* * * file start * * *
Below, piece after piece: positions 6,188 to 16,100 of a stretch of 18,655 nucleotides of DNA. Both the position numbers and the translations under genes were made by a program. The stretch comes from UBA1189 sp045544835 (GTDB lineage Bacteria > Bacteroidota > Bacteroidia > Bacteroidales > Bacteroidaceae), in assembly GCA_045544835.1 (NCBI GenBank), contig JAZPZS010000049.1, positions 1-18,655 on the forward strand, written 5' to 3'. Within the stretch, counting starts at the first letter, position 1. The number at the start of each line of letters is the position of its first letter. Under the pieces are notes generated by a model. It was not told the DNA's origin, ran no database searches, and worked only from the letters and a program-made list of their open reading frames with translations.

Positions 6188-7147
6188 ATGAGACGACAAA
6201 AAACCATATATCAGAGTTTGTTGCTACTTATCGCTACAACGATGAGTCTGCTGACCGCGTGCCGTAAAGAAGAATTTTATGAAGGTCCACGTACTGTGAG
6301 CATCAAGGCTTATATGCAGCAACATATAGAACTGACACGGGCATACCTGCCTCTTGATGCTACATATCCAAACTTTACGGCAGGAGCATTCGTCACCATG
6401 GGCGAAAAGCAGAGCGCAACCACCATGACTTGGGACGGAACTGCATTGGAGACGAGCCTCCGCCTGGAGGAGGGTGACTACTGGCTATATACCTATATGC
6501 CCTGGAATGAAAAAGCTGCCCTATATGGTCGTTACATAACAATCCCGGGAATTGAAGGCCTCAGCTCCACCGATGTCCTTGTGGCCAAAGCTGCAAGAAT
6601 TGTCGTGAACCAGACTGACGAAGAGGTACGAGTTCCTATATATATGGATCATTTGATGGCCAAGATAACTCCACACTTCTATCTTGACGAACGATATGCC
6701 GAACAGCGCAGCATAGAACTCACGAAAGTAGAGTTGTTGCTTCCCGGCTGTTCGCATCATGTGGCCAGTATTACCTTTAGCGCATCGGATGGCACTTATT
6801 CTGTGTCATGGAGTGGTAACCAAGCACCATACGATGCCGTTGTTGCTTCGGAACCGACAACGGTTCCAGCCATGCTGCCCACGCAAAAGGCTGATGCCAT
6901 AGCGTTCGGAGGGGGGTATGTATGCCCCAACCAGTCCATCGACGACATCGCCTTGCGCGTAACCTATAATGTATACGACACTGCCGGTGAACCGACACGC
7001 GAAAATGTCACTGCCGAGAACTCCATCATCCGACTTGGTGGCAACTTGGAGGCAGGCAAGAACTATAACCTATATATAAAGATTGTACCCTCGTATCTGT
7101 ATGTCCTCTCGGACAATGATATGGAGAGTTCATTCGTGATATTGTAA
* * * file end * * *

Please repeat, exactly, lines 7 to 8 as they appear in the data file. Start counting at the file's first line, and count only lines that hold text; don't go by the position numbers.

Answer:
6501 CCTGGAATGAAAAAGCTGCCCTATATGGTCGTTACATAACAATCCCGGGAATTGAAGGCCTCAGCTCCACCGATGTCCTTGTGGCCAAAGCTGCAAGAAT
6601 TGTCGTGAACCAGACTGACGAAGAGGTACGAGTTCCTATATATATGGATCATTTGATGGCCAAGATAACTCCACACTTCTATCTTGACGAACGATATGCC